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In a few weeks we shall observe the holiday of Hannukah, which celebrates the victory of the Maccabees over the Greeks. From a moral point of view, this was a simple war – a foreign invader against the people of Judea, the many against the few, the impure against the pure. The Maccabees killed and defeated thousands of Greek soldiers and nobody would express doubt about the justice of their actions.
During the last few months, we have been involved in a very different kind of war. The enemy fires on us from villages whose residents are innocent. Children and youth throw stones and fire-bombs at us and even fire at us with live ammunition. The moral situation is extremely complex and it is difficult for our soldiers, officers and leaders to know what to do. We shall, therefore, present some sources which can help us cope with the current situation:
1) There are Jews who want to kill all the Palestinians or expel them from Israel on the basis of the obligation to destroy the seven Canaanite nations mentioned in the Torah (Deut. 7:1-2; 20:17-18). However, King Solomon already ignored this command and did not destroy them (I Kings 9:20-21). Our Sages emphasized that this command does not apply to other nations (Midrash Tannaim to Deut. 20:15, p. 121) and the Rambam ruled that those nations “have disappeared” (Laws of Kings 5:4).
2) On the other hand, there is no doubt that it is permissible to kill in self-defense for the following three reasons:
One) The Torah determines that a home-owner may kill a thief who is breaking into his property at night (Exodus 22:1) and Rava concluded from this that “If somebody comes to kill you, rise early and kill him first” (Sanhedrin 72a). In other words, if someone approaches an individual with the intention of killing him, that person is permitted to kill the attacker as an act of self-defense.
Two) On the other hand, the public is allowed to defend itself against attackers, even on Shabbat. This was first determined by the Maccabees, after the Greeks killed Jews on Shabbat because they did not defend themselves (I Maccabees 2:32-40). The Talmud ruled (Eruvin 45a) that one desecrates Shabbat when gentiles come “with the intent to kill”, and in a border town one desecrates Shabbat even if they only plan to pillage the town. And so ruled the Rambam (Laws of Shabbat 2:23) and the Shulhan Arukh (Orah Hayyim 329:6-7) and the Rema adds: “and even if they only plan to come”. In other words, it is permissible to attack the enemy on Shabbat as a preventive act, and if on Shabbat all this is permissible, all the moreso on weekdays.
Three) Similarly, the Midrash determines (Midrash Samuel 22:2, ed. Buber, p. 110) that David’s war against the Philistines – which was self-defense – was a mitzvah or an obligation. Moreover, the Rambam ruled (Laws of Kings 5:1) “which is a commanded war? …to help Israel against an enemy who attacks them”.
3) Some claim that a stone is not a lethal weapon and one should not respond with live ammunition. However, it is clear from the Torah that a stone is capable of killing, even unintentionally (Numbers 35:22-23) and sinners were frequently stoned to death. Indeed, in the Halakhah a stone is considered a lethal weapon (Rambam, Laws of Murder 3:12-13; 4:1; 6:6).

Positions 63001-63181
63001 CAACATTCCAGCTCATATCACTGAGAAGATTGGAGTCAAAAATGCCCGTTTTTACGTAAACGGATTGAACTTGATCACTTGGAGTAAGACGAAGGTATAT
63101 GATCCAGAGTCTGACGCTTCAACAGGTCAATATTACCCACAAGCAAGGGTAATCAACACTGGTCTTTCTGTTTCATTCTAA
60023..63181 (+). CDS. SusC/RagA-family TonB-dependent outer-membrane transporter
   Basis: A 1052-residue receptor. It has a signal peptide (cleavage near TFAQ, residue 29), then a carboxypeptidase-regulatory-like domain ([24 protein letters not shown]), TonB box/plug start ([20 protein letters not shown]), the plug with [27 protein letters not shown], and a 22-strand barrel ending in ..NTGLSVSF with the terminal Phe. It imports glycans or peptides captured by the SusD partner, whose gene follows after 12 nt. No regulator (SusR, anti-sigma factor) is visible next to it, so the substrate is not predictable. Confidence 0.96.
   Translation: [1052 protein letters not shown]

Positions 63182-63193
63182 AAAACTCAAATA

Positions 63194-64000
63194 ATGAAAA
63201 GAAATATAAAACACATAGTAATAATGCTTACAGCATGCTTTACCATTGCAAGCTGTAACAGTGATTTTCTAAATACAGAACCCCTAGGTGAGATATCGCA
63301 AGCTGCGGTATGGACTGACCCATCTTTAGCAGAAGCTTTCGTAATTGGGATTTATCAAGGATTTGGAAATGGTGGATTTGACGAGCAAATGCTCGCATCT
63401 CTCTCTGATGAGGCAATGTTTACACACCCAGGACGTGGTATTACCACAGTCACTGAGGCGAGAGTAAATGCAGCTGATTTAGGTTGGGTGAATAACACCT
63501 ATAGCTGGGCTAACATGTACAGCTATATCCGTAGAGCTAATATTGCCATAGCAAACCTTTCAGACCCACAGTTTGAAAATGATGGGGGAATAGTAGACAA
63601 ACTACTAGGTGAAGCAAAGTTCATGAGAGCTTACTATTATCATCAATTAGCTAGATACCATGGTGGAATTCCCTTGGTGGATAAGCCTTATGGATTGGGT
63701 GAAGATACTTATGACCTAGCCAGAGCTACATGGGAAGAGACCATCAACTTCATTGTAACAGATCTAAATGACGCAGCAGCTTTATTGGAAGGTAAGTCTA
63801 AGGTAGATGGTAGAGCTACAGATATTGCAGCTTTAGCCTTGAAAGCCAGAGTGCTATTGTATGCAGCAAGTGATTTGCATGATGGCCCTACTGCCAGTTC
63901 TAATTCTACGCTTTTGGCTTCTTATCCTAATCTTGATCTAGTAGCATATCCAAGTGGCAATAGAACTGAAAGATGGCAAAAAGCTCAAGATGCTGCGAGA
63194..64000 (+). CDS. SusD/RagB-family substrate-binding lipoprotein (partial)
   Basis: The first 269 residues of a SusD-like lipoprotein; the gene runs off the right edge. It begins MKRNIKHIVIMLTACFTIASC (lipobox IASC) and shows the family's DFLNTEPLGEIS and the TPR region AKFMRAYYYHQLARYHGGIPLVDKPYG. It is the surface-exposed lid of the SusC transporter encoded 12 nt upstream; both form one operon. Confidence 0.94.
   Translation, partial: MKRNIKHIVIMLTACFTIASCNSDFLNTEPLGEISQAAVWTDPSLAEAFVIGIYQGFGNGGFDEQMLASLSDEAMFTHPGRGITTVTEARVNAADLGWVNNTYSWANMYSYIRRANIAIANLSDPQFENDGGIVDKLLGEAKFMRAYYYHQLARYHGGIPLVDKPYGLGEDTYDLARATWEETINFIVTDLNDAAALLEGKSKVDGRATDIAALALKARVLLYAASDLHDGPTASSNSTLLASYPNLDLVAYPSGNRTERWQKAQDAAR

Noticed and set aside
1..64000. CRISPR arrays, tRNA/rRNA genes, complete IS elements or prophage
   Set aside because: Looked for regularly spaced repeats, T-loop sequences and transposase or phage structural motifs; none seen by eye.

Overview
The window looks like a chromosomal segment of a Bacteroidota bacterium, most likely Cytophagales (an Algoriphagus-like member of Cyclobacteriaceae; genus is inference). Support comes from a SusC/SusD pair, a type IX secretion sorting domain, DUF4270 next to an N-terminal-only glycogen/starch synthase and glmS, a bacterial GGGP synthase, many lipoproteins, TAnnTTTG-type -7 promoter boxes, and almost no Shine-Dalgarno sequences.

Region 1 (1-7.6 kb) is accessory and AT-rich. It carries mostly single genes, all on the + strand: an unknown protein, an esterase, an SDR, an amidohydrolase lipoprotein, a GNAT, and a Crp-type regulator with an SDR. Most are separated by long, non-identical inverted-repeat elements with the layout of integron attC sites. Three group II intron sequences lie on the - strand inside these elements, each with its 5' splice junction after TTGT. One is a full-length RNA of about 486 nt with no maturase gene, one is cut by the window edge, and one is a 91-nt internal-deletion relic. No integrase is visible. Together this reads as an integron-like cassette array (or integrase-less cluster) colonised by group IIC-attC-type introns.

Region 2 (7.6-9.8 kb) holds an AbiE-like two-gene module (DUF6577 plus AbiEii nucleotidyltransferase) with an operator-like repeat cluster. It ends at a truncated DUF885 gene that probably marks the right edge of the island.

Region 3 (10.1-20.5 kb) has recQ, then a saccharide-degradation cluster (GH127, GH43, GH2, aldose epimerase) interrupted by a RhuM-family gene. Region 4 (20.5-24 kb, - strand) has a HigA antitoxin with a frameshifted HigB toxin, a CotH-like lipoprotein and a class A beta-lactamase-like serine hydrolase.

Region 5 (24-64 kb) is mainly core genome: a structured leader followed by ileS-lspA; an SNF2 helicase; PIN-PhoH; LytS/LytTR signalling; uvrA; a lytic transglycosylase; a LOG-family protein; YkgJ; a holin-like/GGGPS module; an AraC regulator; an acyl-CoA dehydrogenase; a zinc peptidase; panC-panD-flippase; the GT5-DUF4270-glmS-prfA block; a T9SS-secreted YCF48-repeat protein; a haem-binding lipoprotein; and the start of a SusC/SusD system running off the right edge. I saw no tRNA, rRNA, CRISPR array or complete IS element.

4) Some feel that one should not fire on children who throw stones or firebombs. The Shulhan Arukh disagrees (Hoshen Mishpat 425:1) “One who chases after his friend to kill him and they warned him and he continues to pursue him, even if the pursuer was a minor, all Jews are commanded to save him by injuring one of the limbs of the pursuer, and if they cannot aim or save him other than by killing the pursuer, then they kill him even if he still has not killed”.
5) On the other hand, there are sources which warn us not to harm prisoners or innocent people. The Prophet Elisha forbade the King of Israel from killing prisoners who had been captured by God (II Kings 6:21-23 with the Ralbag) and Philo also condemned soldiers who kill innocent women (The Special Laws 4:224-225).
6) Finally, we must teach our soldiers to remember two sources when they go out to fight our enemies:
One) When Jacob heard that Esau was coming, it says: “And Jacob was greatly frightened and distressed” (Genesis 32:8) and the midrash explains: “frightened – lest he be killed; and distressed – lest he kill” (Genesis Rabbah 76:2).
Two) When Israel left Egypt “the angels wanted to sing. Said God: “My handiwork [=the Egyptians] are drowning in the sea and you are singing?!” (Megilah 10b).
May it be God’s will that the present violence cease; may He who makes peace, make peace between us and our neighbors!
All four volumes of Rabbi Prof. David Golinkin’s Responsa In A Moment – Halakhic Responses to Contemporary Issues as well as other books by the author are available for purchase from the Schocken-JTS Press Bookstore.
David Golinkin is President of The Schechter Institutes, Inc. and President Emeritus of the Schechter Institute of Jewish Studies. For twenty years he served as Chair of the Va’ad Halakhah (Law Committee) of the Rabbinical Assembly which gives halakhic guidance to the Masorti Movement in Israel. He is the founder and director of the Institute of Applied Halakhah at Schechter and also directs the Center for Women in Jewish Law. Rabbi Professor Golinkin made aliyah in 1972, earning a BA in Jewish History and two teaching certificates from The Hebrew University in Jerusalem. He received an MA in Rabbinics and a PhD in Talmud from the Jewish Theological Seminary of America where he was also ordained as Rabbi. For a complete bio click here.